What is a Contested Divorce?
It is the type of divorce that you do not want to find yourself in. It is the divorce that will drain you out of all your resources, including money, time, and energy. A contested divorce is opposite to an “uncontested divorce”. Unlike in an uncontested divorce, where parties agree to part ways, and plan their exit route relatively collaboratively, in a Contested Divorce, parties work against each other. They take a defensive protective stand as trust is usually lost.
A contested divorce happens when parties each want different things related to the matrimonial property, kids, support and anything else they are required to re-assess in the process of divorcing. In a contested divorce, those issues get dissected into individual court matters which require various document preparation and filing, as well as sometimes multiple court appearances. For those reasons, parties in a contested divorce typically choose to hire a lawyer to represent their case. Here are 5 common things you would find in a contested divorce:
- Parties lose trust in one another. They feel that they need to be extra cautious and protective of their children and assets.
- Where in an uncontested divorce situation divorces can be finalized within a few months, contested divorces could take years.
- Financial disclosure is usually a big issue in contested divorces. Because of the lack of trust, parties can be reluctant to provide complete and detailed disclosure.
- Parties battling a contested divorce often feel helpless and overwhelmed by the intertwined and unpredictable process.
- A contested divorce can cost a person in the tens and hundreds of thousands of dollars.
Sometimes one of the separated parties is not willing to sit at a table and discuss matters. She chooses to dive right into the court system and therefore, the other party is forcefully pulled into a contested divorce battle. Some do not want the fight, the back and forth, nor the involvement of the courts, but have no choice but to participate in order to defend themselves. In certain cases, a Justice may order parties to go to mediation in order to resolve their differences. This gives them a chance to attempt a non-adversarial type of conflict resolution. Mediation works best when parties both agree to it and are fully committed to the process. In Alberta, a Justice may order a JDR, a Judicial Dispute Resolution, which is a mediation lead by a Justice of the Court.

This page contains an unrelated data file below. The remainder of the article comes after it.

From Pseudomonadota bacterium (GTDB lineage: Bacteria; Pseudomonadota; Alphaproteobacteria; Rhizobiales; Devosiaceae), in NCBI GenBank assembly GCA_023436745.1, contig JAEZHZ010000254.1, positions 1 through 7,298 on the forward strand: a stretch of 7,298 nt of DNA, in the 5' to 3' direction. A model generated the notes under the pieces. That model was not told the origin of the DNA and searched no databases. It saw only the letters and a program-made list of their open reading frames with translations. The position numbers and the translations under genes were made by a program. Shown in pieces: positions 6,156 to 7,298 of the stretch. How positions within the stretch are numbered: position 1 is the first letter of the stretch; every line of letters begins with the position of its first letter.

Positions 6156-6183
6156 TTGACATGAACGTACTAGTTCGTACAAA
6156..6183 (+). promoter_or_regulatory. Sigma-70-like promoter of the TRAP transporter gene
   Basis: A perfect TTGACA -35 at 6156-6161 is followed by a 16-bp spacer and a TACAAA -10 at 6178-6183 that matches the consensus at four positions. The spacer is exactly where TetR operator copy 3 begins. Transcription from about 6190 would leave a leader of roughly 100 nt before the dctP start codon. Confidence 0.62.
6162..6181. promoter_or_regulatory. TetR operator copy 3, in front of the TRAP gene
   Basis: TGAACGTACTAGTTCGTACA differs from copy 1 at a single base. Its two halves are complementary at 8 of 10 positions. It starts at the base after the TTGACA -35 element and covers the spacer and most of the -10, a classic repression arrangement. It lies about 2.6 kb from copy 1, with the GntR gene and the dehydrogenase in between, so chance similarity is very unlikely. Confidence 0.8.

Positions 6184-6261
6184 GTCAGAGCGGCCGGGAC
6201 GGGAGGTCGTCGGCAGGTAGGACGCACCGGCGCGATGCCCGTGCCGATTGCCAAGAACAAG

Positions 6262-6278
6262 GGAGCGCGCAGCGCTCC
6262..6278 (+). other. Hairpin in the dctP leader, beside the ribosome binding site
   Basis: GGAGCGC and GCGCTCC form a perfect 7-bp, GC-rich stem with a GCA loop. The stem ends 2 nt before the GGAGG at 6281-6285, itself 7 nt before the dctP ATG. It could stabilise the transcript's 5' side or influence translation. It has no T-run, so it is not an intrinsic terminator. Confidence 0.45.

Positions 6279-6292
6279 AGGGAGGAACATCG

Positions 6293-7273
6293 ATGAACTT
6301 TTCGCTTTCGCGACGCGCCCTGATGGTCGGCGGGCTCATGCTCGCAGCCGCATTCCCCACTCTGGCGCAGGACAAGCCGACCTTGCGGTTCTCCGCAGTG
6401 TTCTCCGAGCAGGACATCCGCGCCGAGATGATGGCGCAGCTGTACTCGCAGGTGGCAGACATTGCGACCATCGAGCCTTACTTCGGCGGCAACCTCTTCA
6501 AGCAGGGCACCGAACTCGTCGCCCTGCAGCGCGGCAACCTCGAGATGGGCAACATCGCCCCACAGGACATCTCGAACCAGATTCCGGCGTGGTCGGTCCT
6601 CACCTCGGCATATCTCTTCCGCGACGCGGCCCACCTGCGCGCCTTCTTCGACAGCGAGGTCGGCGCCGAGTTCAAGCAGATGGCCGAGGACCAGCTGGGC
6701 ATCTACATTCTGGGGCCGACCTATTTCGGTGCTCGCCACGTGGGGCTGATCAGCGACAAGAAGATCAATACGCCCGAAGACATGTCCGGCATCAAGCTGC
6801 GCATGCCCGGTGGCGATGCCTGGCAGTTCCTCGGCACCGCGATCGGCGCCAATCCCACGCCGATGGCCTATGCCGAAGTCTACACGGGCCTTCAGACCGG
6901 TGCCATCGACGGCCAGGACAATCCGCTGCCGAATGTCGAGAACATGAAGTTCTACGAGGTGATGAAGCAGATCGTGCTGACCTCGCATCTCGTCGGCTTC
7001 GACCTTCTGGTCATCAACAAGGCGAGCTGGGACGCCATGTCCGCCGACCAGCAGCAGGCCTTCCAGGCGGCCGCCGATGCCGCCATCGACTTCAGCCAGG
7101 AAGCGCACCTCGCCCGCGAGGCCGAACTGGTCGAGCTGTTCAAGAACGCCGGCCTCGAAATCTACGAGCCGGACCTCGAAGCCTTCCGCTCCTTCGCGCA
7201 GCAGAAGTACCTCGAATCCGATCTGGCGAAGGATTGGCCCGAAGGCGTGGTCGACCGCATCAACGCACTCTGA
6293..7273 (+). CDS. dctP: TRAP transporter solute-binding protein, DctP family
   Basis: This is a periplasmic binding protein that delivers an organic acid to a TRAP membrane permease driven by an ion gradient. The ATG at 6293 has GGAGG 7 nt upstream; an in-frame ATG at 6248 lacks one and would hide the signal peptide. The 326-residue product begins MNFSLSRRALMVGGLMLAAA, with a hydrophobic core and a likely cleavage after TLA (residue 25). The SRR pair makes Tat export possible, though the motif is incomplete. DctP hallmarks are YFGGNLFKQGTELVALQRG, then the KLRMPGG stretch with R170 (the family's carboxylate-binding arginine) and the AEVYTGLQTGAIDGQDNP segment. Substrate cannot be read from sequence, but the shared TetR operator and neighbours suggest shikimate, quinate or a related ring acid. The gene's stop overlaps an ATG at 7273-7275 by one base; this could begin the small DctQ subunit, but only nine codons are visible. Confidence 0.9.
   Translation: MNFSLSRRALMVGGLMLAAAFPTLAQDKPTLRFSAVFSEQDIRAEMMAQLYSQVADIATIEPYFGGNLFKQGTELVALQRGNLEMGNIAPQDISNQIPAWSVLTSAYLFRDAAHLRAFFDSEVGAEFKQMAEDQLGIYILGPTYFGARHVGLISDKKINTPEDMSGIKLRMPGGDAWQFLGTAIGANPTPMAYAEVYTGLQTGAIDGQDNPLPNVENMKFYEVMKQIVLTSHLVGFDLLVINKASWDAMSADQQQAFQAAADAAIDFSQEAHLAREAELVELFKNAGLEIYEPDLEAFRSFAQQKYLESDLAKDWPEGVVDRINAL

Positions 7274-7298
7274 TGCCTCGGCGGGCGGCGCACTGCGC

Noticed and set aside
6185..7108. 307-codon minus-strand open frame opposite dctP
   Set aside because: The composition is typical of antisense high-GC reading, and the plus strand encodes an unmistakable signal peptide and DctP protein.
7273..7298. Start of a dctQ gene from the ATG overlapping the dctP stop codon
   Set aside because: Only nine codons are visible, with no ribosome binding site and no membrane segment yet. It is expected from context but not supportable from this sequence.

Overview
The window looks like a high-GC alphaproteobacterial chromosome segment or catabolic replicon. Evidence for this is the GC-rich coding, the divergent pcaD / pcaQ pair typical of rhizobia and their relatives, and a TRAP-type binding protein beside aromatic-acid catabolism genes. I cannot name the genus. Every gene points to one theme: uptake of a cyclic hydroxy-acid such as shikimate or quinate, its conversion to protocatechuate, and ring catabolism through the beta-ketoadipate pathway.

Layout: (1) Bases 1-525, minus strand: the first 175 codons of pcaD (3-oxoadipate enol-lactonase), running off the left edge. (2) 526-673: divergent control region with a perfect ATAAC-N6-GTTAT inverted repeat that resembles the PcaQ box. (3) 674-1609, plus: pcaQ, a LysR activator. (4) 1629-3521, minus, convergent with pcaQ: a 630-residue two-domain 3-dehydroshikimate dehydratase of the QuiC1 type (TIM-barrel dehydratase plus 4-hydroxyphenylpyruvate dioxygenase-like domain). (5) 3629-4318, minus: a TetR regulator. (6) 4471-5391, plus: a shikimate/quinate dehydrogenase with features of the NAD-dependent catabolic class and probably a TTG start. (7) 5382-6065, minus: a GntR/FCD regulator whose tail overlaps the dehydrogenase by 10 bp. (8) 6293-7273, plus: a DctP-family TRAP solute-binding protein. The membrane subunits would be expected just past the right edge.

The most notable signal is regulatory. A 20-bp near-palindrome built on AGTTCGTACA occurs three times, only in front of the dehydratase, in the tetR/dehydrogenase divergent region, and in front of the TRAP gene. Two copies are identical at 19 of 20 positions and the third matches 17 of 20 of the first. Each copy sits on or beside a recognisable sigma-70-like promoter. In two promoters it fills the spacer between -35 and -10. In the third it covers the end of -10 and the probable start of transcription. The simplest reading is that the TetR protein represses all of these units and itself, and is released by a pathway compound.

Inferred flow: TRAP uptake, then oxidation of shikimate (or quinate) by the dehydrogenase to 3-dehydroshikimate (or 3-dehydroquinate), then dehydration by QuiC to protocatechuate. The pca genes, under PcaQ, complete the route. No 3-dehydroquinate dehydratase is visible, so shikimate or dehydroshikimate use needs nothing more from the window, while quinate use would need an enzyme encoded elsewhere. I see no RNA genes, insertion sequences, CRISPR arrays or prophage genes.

Because a contested divorce carries a lot of steps and processes, and requires endless court documentation and appearances, fees can increase very quickly. In an article entitled "The Going Rate 2003", Canadian Lawyer Magazine reported the results of their annual survey of legal fees. The highest cost for a contested divorce in Alberta was an astounding $150,000!
When I began working at the courthouse in 2007 as a Divorce Clerk, I got all the jobs that the experienced clerks preferred to avoid. One of those jobs was to go the basement where the big files were stored and pull them for the clerks or Judges. By big files, I mean files that include so many documents that they had to be put in two, three, sometimes up to seven cardboard file boxes! When I looked around that basement, I didn’t just see the boxes; what I saw was money wasted; custody issues hanging in limbo, and lives consumed by stress and uncertainty. Each extra document lost in a file box means that there is an area in the parties’ separation that is not resolved and therefore, that people involved not have peace of mind. Divorce does not have to be seven boxes long. Divorce can be simple and purposeful but it requires two things: Parties to focus on moving forward and hiring the right person to ensure your files are accurate and that they do not get lost in the court basement.
If you are not ready to sit down with your ex-spouse and talk about your issues, wait. Wait until you are. Wait until you are clear minded enough to think logically about your priorities. If you feel that you are not able to get there alone, seek the help of a professional to help YOU heal. Once you are in a state of mind where emotions are no longer taking the lead, that’s when you are able to face your ex-spouse in a way that can be productive and not destructive to both of you; that’s when perhaps you can both agree to an uncontested divorce as opposed to a dreadful never-ending contested divorce.